I'm sure you are on the edge of your seat, wondering whatever happened with Yaakov and his teeth. To make a long story short, MaccabiDent cheerfully agreed to give me a copy of Yaakov's x-rays, free of charge. The plan was to take them to another dentist for a Second Opinion).
Well, you know what they say. Man plans, MaccabiDent loses your file. That's right. They proceeded to not give me the x-rays (despite repeated phone calls on my part and assurances it would be taken care of soon on theirs), plus they lost his tik (file) in the process. Yay! So I never got the Second Opinion, and when we went back for appointment #3, they didn't have his tik OR his x-rays. Whatever. Yaakov is now a dental pro. He knows the drill. Get on the chair ("Should I sit with you, Yaakov?" "No, I'm a big boy."), fall asleep, wake up, get a toy, eat an artik.
Come to think of it, it's not a bad deal at all. Maybe Yaakov is the one responsible for "losing" the tik. After all, fewer appointments = fewer artikim. He's no dummy.
Last night, at our shul's Yom Hazikaron/Yom Haatzmaut tekes, I am proud to announce that the entire Rose family was well-represented. Ariella and Yaakov participated in the performance which took place after minchah/before maariv. First, there was the Yom HaZikaron performance, which was a (paper) flower-laying ceremony in honor of soldiers who were killed during all the various wars. Ariella and other kitah aleph kids read a line about each war, and then a gan child (Yaakov included), placed two flowers as a memorial.
Then, during the Yom Haatzmaut portion of the evening, the gan/kitah aleph kids did a little performance to the song of "Eretz Yisrael Sheli." They each held up a sign at the appropriate time and did a fabulous job. You might be wondering how they pulled off this flower-laying-line-reading-sign-holding performance despite only two practices. This is because, dear readers, these children are professionals. Those of you that saw Yaakov's smooth dance moves at his Chanukah mesibah and gan birthday party will not be at all surprised that he was able to pull off this choreographically complex feat. And Ariella, well, she loves to read. (While learning Chumash together on Shabbat: "Daddy, can't we just read it? Why do we have to talk about it?")
Anyway, the first practice, on Sunday, was inside the relatively cool shul, but Monday's practice was held on the actual field where the ceremony would take place later. Of course, the difference between the "migrash" at 4:00 and at 7:00 is about 30 hijillion degrees. So we baked for 40 minutes during the practice. Because the show must go on!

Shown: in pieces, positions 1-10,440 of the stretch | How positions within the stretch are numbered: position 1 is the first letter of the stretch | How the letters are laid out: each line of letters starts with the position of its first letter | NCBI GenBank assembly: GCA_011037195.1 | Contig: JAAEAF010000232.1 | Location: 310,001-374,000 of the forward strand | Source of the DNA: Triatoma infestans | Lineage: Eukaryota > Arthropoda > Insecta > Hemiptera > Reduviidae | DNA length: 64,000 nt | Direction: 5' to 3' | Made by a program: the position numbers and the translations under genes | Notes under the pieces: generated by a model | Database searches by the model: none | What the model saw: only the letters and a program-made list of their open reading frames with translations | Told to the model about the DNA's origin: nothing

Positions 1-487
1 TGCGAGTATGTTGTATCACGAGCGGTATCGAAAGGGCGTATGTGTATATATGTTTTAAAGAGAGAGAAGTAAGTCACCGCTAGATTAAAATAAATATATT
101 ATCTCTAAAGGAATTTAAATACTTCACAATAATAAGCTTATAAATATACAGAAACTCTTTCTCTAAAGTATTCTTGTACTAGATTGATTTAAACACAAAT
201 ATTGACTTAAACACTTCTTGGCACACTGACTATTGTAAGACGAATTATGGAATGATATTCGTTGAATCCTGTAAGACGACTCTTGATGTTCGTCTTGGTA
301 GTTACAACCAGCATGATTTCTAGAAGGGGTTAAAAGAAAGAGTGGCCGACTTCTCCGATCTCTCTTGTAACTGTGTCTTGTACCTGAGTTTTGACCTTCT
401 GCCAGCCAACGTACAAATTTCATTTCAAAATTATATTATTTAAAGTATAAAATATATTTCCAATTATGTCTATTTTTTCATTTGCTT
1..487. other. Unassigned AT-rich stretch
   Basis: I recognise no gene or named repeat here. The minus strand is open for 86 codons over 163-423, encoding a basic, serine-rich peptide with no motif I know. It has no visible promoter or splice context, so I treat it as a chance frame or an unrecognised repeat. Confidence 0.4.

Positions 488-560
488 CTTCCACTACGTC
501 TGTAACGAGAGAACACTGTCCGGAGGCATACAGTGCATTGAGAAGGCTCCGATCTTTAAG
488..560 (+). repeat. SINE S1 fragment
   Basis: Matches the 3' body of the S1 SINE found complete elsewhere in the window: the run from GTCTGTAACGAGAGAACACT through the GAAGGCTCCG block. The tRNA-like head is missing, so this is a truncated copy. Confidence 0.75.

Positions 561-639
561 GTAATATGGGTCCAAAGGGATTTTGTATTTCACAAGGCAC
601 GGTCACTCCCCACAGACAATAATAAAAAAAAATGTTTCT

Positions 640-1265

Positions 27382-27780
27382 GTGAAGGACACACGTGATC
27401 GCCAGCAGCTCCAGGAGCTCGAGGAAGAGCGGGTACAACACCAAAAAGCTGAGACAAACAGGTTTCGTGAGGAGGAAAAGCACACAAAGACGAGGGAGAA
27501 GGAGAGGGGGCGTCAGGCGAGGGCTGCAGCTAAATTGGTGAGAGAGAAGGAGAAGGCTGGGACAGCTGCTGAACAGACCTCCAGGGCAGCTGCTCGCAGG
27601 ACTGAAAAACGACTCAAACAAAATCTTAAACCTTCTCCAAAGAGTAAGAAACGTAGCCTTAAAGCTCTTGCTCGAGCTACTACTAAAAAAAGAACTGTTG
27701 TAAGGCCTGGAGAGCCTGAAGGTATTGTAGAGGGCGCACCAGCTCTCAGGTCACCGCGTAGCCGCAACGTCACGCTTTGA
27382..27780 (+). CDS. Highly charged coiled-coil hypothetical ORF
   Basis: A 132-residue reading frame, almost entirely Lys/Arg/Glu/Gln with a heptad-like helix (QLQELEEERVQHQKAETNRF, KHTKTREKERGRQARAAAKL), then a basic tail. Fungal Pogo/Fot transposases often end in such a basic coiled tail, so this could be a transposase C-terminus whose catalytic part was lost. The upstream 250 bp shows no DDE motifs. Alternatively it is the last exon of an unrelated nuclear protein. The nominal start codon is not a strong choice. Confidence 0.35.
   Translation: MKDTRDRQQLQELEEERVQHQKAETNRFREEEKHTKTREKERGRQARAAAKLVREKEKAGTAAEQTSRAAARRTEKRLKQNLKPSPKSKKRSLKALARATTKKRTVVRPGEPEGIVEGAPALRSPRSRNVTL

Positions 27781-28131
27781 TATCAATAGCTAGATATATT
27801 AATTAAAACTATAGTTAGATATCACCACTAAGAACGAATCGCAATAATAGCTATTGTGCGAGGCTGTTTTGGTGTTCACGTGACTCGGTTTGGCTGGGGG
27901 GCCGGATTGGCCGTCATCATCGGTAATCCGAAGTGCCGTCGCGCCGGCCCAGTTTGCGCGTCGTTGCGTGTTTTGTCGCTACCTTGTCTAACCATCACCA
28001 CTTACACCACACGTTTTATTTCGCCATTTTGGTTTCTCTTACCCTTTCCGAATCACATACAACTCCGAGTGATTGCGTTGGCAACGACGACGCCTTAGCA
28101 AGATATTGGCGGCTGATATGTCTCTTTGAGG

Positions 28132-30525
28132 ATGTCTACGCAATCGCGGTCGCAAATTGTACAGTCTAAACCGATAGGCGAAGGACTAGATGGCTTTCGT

Donny later commented that it sure seemed like a lot of practice for holding up a sign. Sigh. Fathers. Do they not realize the amount of coordination these things take? During the flower ceremony, the little kids not only had to wait till the big kid finished reading, but had to take turns laying the flowers in order of how they were standing. This involved no small amount of the moms in charge whispering "Not yet!" and frantically pulling a kid back or pushing them forward. And, during the song, each kid had to hold up a picture when, and only when, their part was sung. ("Now! Up!" we motioned to them, wildly waving our arms. Okay, so sometimes the tree went up when they were singing about the bridge, plus the tree was three times the size of the little girl holding it and kept bopping her in the head. And Yaakov held up his music note but couldn't quite get the hang of waving it around. So maybe we needed a third practice. But still. Professionals, I tell you.)
Now you're probably wondering - "Excuse me, aliyahbyaccident, but didn't you say the WHOLE Rose family participated? Um, so far I've only heard about songs and flowers. Did you and Donny also have a picture to hold up?"
No, the Rose adults are not capable of that level of choreography. We were part of the candle-lighting (and when I say "candle," here I am referring to one of 12 paint cans with a lighter-fluid-filled rag stuffed in it) ceremony. Each candle represented a group from the shul - well, the rabbi gets his own, and then there's representatives from the vaad of this and that. So Donny and I represented the olim. We had a part to say, which was NOT vowel-ized, but luckily we got it early enough so we were able to look it over and ask a Real Israeli how to pronounce one of the words. Yes, the irony was not lost on us. Anyway, we went up, Donny did a fine job reading - not as fine as Ariella, but what can you expect? - and then I took the "Lost"-like torchy thing and lit the rag! Awesome!
We had looked around for other olim (there are about 2 other regular families) to share in this proud (or embarrassing) moment. But none were to be found. Thanks, onetiredema and family, for ditching us!
Today the fun continues with some sort of fun which will at some point involve a BBQ. Chag sameach!
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